The analysis may  be further complicated by the age  at which  generation B’s own  parents (generation A) had its children. Until the mid-twentieth Century  it was  uncommon for retired people to have  their own  parents  still living;  today,  the ‘sandwich generation’, wherein older cohorts  have  both dependent offspring  and parents, is increasingly common  (Young 1990).

As implied, such  an analysis will  also be complicated by inter-generational changes in the proportion of life spent  in the labour  force, compared with changes in life expectancy. Currently, people are living  longer  than ever  before,  but, at least  for males, spending a shorter period  in the formal workforce. Ruzicka  (1986 p. 22) estimated that the average male  aged 15 years  in 1933 would spend  approximately 44 years  or 83 per cent of his life in the labour force;  over the 1940s and 1950s this increased slightly  to 84 per cent,  but by 1981 the proportion had declined to 72 per cent (41 years), despite an increase in life expectancy of more  than four years. These  data  have  not been  updated, but a comparison of age-specific labour  force employment rates for males  in 1947 and 1996 against a further increase in life expectancy at age  60 of 4.6 years  over the same  period, indicates substantial further compression. By 1996 only  47 per cent of males  had entered the labour  force by age  15–19, compared with 80 per cent in 1947. Only 51 per cent were still in the labour  force at age 60–64, compared with 80 per cent in 1947.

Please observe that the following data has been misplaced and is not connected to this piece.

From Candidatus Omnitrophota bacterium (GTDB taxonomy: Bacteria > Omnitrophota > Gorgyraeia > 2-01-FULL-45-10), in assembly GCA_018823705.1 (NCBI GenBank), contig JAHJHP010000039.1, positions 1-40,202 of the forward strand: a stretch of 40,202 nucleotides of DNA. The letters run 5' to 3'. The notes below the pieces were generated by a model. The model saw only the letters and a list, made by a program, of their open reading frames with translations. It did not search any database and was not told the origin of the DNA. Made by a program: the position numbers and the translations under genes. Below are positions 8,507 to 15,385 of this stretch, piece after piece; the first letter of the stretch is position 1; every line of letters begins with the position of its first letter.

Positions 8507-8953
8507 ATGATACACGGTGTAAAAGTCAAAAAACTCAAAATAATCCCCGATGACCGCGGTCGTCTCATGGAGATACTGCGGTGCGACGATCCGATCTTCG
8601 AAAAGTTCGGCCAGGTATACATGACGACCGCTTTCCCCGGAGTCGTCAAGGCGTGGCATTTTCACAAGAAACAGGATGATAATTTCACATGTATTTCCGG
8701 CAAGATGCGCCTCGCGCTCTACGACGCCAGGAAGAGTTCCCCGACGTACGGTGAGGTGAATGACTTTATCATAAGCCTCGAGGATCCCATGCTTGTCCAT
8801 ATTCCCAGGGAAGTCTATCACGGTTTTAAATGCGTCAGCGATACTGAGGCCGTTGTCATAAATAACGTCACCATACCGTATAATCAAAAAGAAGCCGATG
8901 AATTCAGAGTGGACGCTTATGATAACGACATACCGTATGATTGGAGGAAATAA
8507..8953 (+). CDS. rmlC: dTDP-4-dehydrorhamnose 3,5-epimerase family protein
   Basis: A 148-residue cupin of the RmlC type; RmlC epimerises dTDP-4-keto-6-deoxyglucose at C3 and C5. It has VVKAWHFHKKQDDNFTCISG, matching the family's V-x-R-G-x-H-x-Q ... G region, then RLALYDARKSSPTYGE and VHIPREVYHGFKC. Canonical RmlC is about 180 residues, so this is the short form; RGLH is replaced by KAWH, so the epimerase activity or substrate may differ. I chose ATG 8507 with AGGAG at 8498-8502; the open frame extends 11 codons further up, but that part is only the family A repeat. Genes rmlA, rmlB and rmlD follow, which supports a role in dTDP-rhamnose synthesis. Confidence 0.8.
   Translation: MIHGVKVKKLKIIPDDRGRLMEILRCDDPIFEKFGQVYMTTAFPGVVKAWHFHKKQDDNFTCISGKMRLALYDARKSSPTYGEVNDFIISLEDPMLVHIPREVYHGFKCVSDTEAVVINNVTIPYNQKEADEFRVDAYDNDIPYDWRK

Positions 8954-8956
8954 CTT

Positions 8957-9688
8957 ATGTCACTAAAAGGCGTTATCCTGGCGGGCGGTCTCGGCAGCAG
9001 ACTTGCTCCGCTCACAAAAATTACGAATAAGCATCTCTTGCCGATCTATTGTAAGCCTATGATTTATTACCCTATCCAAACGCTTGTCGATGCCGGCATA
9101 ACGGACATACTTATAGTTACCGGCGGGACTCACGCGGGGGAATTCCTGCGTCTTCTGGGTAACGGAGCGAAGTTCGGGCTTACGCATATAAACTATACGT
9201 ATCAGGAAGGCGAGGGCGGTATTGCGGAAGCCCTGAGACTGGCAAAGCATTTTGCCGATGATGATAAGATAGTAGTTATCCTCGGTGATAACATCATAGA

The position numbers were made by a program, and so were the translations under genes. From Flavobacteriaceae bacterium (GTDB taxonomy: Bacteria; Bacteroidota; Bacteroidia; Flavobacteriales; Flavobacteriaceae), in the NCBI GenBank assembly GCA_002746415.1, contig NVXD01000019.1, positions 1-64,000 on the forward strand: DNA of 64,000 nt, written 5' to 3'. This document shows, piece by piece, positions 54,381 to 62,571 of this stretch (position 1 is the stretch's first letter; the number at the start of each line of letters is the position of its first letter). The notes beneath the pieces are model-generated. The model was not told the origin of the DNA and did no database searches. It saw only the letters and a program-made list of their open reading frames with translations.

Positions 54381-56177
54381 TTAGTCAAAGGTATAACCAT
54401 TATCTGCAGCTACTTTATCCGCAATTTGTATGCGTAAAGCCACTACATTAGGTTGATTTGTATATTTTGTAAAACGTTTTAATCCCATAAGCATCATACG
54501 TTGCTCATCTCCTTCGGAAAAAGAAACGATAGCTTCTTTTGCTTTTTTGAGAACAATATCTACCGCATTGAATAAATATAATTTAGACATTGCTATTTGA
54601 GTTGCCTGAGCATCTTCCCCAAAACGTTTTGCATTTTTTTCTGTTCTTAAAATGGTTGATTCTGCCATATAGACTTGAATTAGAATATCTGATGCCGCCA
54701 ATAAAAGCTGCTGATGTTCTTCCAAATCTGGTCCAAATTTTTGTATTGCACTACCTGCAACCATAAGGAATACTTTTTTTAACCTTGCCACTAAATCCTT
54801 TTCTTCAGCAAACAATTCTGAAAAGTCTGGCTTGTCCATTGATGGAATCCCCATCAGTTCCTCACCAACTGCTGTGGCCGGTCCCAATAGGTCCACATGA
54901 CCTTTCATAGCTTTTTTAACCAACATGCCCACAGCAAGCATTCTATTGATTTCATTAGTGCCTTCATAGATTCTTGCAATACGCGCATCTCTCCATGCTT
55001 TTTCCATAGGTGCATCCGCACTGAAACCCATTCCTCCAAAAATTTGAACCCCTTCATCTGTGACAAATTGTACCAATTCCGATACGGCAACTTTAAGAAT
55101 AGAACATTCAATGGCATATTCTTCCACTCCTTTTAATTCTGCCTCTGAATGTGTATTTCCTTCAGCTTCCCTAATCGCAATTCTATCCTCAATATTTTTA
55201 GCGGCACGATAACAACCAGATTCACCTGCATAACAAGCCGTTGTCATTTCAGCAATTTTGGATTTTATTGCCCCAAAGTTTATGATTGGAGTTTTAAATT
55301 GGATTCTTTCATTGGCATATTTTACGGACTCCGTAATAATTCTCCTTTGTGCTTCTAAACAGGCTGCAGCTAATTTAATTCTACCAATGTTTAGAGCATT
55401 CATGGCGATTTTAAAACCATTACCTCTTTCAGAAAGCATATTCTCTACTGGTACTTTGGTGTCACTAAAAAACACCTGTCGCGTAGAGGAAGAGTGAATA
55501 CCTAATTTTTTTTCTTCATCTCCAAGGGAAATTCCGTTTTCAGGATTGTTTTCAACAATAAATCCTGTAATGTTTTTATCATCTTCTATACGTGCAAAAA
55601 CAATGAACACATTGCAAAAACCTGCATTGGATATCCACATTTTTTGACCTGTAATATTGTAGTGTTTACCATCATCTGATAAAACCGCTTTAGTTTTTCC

Accordingly, the relative ability  of the population to fully  provide for its own  education, health  care,  old age,  and/or to care  for others,  may  have  a significant cohort-level dimension. Some cohorts  may  experience more  or less difficulty  than others,  due  to underlying demographic forces of which  they  themselves played only  a small  part. Failure  to understand these  constraints may  see  younger cohorts  reduce their fertility  still further,  as they  seek  to maximise (or protect)  their own  material wellbeing.

Analysis of the  phenomenon of demographic compression is extremely complex, and  as yet relatively  undeveloped. In the  interim,  it is increasingly important that  policy  makers  and analysts  think  intergenerationally as well as longitudinally.

[ Return to Top   Return to Section ]

10 Age structure and the welfare state—a ‘social’ or ‘demographic’ contract?

The Australian welfare state was  officially  established in 1943. Since  its inception it has been based  on the notion  of the social  contract, an implicit  agreement between the state and the populace under  which  the economically active  population is taxed,  and these  taxes  are redistributed by the state as income  support  and services to the eligible dependent population (typically economically-inactive persons meeting specific  criteria). Importantly, it is a pay-as-you-go form of welfare state,  where all benefits  are funded  from current  taxation. There are no vested  funds for individual contributors.